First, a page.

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Film Mammography Still Best Breast Cancer Screen.

WASHINGTON -- Standard film mammography remains the preferred method for breast cancer screening, according to a report issued by the Institute of Medicine.

"Although many of the newer [breast cancer screening] tools offer certain advantages and deserve to be studied further, film mammography remains the gold standard for screening against which new imaging technologies must be measured," Dr. Joyce C. Lashof, an author of the report, said at a press briefing on breast cancer sponsored by the National Academies.

Clinical trials have shown that mammographic screening reduces breast cancer mortality rates by 25%-30% for women aged 50-70 and 16%-18% for women aged 40-49, according to the 227-page report.

Still, problems with the technology remain. It doesn't detect all cancers, including some that are palpable, and as many as 75% of all lesions that are seen on mammograms and biopsied turn out to be benign.

Other imaging technologies outlined in the report are already in use as adjuncts to mammography and may be especially beneficial to certain women, said Dr. Lashof, chair of the 17-member National Academies Committee on Technologies for the Early Detection of Breast Cancer, which wrote the report.

For example, ultrasound and MRI may be of value in screening women who have extremely dense breasts or have undergone a previous lumpectomy, she commented.

Digital mammography offers technical advantages, such as ease of storage and transmission of breast images, but has not been shown to be more accurate than film mammography.

Many other new technologies, such as optical imaging, positron emission tomography, and electrical impedance imaging, are at a relatively early stage of development, and more research is needed to assess their accuracy, she added.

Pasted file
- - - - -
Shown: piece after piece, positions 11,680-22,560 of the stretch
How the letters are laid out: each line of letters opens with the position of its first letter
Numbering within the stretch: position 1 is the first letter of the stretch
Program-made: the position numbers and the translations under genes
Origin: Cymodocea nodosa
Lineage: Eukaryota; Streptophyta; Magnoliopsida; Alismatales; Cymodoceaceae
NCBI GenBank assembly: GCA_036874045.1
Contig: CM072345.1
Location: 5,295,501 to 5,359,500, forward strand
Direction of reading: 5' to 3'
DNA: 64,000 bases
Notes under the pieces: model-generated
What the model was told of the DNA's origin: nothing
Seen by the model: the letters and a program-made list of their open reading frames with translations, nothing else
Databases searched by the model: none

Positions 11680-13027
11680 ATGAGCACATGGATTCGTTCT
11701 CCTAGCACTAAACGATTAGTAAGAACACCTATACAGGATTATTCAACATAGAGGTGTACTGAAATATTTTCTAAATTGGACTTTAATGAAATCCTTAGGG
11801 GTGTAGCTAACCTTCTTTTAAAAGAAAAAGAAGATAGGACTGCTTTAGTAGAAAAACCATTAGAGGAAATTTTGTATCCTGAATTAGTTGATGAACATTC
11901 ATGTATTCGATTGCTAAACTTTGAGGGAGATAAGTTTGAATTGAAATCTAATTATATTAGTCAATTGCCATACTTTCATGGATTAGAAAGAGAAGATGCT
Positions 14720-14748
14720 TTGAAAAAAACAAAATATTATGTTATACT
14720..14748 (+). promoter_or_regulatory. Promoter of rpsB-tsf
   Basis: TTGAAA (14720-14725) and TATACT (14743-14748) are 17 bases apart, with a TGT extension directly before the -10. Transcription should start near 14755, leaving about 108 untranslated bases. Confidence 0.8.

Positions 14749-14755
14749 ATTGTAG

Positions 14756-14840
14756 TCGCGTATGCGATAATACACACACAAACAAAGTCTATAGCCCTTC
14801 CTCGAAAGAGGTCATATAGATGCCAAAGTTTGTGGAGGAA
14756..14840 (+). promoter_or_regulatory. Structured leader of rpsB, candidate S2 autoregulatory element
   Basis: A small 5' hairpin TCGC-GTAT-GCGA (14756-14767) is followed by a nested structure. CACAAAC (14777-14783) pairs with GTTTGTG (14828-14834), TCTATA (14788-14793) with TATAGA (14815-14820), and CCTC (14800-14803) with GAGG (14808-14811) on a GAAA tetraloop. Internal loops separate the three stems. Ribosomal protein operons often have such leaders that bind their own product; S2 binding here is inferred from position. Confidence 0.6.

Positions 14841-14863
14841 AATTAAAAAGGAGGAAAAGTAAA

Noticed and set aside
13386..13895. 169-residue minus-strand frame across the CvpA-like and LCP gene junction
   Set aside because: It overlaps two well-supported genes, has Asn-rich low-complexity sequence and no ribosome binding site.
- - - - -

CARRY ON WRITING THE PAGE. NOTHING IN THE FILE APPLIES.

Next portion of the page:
The committee recommended more funding for research into the biology of breast cancer to find better methods of assessing the malignant potential of early-stage lesions.

These technologies could help distinguish between lesions that require treatment because of a high potential for malignancy and those that do not, such as some forms of carcinoma in situ or some very slow-growing or low-grade invasive cancers. Methods under investigation include the culturing of breast cancer cells in vitro and the identification of tumor genotypes.

The committee also recommended that the Food and Drug Administration adopt an approval process for breast cancer detection devices that is similar to its fast-tracking of drugs thought to be extremely promising.

"The FDA could approve the device [first] as a supplemental diagnostic device conditioned on the company doing studies to see whether, if used as a screening device, the technology would improve breast cancer mortality rates," said committee vice chair Dr. Craig Henderson, who is also adjunct professor of medicine at the University of California, San Francisco.
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Publication:OB GYN News
Date:Apr 15, 2001
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